The Best European Christmas Markets


If you’re looking for that something special to give to your loved ones this Christmas, and can’t find anything at your local shopping centre, where better to find unique and interesting treasures, taste new food from international cuisines, as well as getting into the Christmas spirit, than a traditional, old-fashioned Christmas market? Here are my favourites from around Europe.












November 17 – December 29

The largest German market outside of Germany and Austria, Birmingham’s Frankfurt Christmas Market is an opportunity for you to taste the traditional culinary delights of Germany right on your doorstop. From Bratwurst sausage and Brezel bread to mulled wine and beers, there is something for every foodie, and they are sure to make you feel all christmassy. There is also a Christmas Craft Fair that offers various handmade gifts such as Christmas decorations, candles, jewellery and small gifts, all made by local artists. Don’t forget to sing along with the singing moose, which has become a famous attraction in its own right, as well as listen to the Christmas carols and traditional songs that are played at every street corner.












November 12 – January 8

Paris’ main Christmas market is located along the Champs Elysées, stretching from the Arc de Triomphe to the Place de la Concorde, and consisting of multiple little “villages”. Some offer handmade crafts and unique gifts, and the others sell food from different countries and French regions. Expect to see and smell a lot of cheese, especially the famous raclette, originally Swiss and used for melting, which comes served with bread, potatoes or saucisson. Don’t forget to also have a ride on the big Ferris wheel that lights up during the night and from which you can see a magnificent view of the Champs Elysées, the Arc de Triomphe, the Eiffel Tower, and the Seine’s bridges.














November 25 – December 31

Strasbourg is the home of the first ever European Christmas market, held in 1570 and then called the “Christkindelsmarik”. This will be the market’s 446th edition, and as well as offering traditional French cuisines at its market stalls, it will also welcome Portugal as its guest country, meaning that there will be a whole section dedicated to everything Portuguese, located on Place Gutenberg. However, as for local specialities, don’t miss bredele biscuits, which come in all shapes and flavours and look pretty hanging from the tree before being eaten on Christmas day. With its traditional Alsatian buildings, huge Christmas trees and impressive cathedral that lights up in the night, it is clear to see why Strasbourg is known as the Capital of Christmas.



November 13 – January 6

The capital holds the best Christmas market in Hungary, offering 100 wooden pavilions in Vorosmarty and St Stephen’s Square. There are many treasures to be found, all at reasonable prices, from traditional pastries and mulled or sparkling wine, to crocheted items and fur hats and gloves. Don’t forget to treat yourself to culinary novelties including toki pompos, a Hungarian pizza topped with bacon, onion, and cream, or the more daring kakashere pörkölt, a rooster testicle stew. Finish off the day with a skate around the ice rink and then a drink at one of the surrounding cafés.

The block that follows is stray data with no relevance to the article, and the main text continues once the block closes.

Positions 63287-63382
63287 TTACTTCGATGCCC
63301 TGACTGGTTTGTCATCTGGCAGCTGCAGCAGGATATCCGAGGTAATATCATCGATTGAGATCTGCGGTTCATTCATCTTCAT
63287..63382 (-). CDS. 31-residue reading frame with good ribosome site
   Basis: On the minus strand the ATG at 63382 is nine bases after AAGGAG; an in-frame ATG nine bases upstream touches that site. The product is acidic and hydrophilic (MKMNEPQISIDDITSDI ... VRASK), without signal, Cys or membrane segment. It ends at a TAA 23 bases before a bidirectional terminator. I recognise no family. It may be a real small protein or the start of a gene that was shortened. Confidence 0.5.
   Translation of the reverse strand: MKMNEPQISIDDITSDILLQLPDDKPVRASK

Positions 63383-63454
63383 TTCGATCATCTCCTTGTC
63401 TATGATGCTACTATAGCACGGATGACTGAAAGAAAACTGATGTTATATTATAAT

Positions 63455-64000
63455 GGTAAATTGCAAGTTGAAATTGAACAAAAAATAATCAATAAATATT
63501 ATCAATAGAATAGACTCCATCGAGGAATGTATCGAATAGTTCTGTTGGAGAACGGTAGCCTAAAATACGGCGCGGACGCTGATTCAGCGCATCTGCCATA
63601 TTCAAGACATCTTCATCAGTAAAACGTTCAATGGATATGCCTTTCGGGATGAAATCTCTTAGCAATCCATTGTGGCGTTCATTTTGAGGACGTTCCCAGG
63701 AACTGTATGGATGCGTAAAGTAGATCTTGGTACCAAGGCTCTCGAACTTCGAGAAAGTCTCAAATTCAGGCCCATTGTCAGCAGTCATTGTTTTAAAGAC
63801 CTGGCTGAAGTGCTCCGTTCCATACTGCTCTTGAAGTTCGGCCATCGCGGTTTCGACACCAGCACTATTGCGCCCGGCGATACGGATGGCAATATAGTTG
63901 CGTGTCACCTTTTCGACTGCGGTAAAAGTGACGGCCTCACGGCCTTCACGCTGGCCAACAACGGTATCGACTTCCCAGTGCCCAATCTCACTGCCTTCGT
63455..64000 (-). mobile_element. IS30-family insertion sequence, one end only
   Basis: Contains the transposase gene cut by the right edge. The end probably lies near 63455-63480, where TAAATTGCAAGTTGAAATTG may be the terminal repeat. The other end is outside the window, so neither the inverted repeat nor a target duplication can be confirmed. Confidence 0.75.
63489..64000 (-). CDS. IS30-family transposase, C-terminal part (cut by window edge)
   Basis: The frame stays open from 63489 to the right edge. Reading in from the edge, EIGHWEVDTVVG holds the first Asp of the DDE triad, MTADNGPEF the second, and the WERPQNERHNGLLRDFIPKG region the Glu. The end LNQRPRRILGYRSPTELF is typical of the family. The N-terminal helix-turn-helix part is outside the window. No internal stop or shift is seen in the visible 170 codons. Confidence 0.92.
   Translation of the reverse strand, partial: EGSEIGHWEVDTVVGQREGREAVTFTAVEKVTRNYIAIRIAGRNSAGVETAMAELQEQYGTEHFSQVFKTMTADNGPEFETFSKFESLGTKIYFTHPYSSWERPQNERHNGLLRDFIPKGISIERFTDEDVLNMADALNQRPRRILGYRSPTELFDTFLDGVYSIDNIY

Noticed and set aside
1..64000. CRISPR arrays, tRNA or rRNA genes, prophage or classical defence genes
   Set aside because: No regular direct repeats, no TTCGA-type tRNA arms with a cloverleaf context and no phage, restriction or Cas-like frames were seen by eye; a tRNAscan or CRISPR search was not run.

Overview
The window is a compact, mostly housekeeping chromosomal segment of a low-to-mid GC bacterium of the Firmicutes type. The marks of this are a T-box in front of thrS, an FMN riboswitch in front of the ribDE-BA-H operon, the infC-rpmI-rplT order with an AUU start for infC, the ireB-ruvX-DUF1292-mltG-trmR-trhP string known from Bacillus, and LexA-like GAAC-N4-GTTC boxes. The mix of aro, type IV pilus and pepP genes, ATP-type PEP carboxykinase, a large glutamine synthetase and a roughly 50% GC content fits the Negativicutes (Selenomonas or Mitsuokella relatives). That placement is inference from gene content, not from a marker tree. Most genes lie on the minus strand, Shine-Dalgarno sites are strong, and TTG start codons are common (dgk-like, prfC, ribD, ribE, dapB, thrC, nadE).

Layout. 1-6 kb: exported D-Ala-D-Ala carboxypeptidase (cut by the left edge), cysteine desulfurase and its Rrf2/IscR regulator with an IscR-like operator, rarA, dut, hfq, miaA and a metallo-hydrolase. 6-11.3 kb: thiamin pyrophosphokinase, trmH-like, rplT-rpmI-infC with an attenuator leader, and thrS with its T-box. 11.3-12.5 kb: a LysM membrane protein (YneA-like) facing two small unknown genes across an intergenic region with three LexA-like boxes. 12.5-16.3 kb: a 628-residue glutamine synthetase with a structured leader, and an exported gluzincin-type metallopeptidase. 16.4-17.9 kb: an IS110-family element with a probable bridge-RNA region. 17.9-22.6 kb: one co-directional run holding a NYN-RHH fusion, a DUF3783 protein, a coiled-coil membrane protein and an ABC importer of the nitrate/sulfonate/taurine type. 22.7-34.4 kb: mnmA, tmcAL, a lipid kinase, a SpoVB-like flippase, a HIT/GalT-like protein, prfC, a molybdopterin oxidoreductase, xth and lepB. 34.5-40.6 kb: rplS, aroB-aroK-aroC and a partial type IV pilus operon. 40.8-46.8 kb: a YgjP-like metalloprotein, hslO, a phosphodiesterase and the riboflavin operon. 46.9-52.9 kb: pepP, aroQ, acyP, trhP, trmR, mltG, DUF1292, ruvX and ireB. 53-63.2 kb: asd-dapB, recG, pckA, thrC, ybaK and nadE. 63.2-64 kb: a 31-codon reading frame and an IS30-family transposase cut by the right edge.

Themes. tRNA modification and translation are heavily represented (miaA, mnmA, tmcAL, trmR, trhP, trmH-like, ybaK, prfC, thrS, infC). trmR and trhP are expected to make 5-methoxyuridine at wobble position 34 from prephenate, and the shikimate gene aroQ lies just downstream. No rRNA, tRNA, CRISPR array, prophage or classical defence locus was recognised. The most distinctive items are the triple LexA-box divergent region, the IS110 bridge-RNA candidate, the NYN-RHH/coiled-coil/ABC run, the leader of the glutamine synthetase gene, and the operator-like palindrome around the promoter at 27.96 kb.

November 23 – December 23

Dating back to 1692, the Stuttgarter Weihnachtsmarkt is one of Germany’s best-known Christmas markets. Around 300 stalls offer traditional German arts and crafts such as tree decorations, toys, knitted hats and felted slippers. Food and drink include roast chestnuts, sausages, spiced wine and fruit brandies. A fairy tale grotto is set up on the Schlossplatz, as well as old-fashioned carrousels and a Ferris wheel, and don’t forget to check out the free concerts that are held in the Renaissance courtyard of the Old Palace and also on the steps of the Town Hall. Stuttgart is a magical city during winter, and your visit there is guaranteed to make you feel festive, especially as with temperatures often reaching below freezing, it could well be a white Christmas.



November 20 – January 6

Italy doesn’t come to mind when thinking about Christmas markets, but Bologna, the home to one of the oldest Christmas markets in the country, is worth a visit because of its romantic medieval buildings, pretty fountains and vintage and designer shops, all beautifully decorated with festive trimmings during the holiday season. The market is based in two locations, on the piazza in front of the 12th century San Pietro Cathedral, as well as in the cloisters of the church of Santa Maria dei Servi. Italian cuisine is a huge part of the market, from marzipan fruits to rich hot chocolate, but above all the torrone, a festive nougat made with almonds and honey.



November 12 – December 24

Vienna has around 10 markets, all held in different parts of the city such as in Karlsplatz, Stephensplatz, and a historic Old Market at Freyburg. Probably the most romantic market, however, is held in front of the stunning Schönbrunn palace, which when lit up makes for a beautiful backdrop to the many stalls of food and crafts. The Viennese markets offer miniature wooden houses, puppets, leather clothing, gingerbread, chocolate and cookies, among other traditional delicies. Don’t miss sipping mulled wine while watching magical light projections at the Museumsquartier, or watching a Christmas concert at one of the main churches, such as St Stephen’s Cathedral, Peterskirche, or Malteserkirche.




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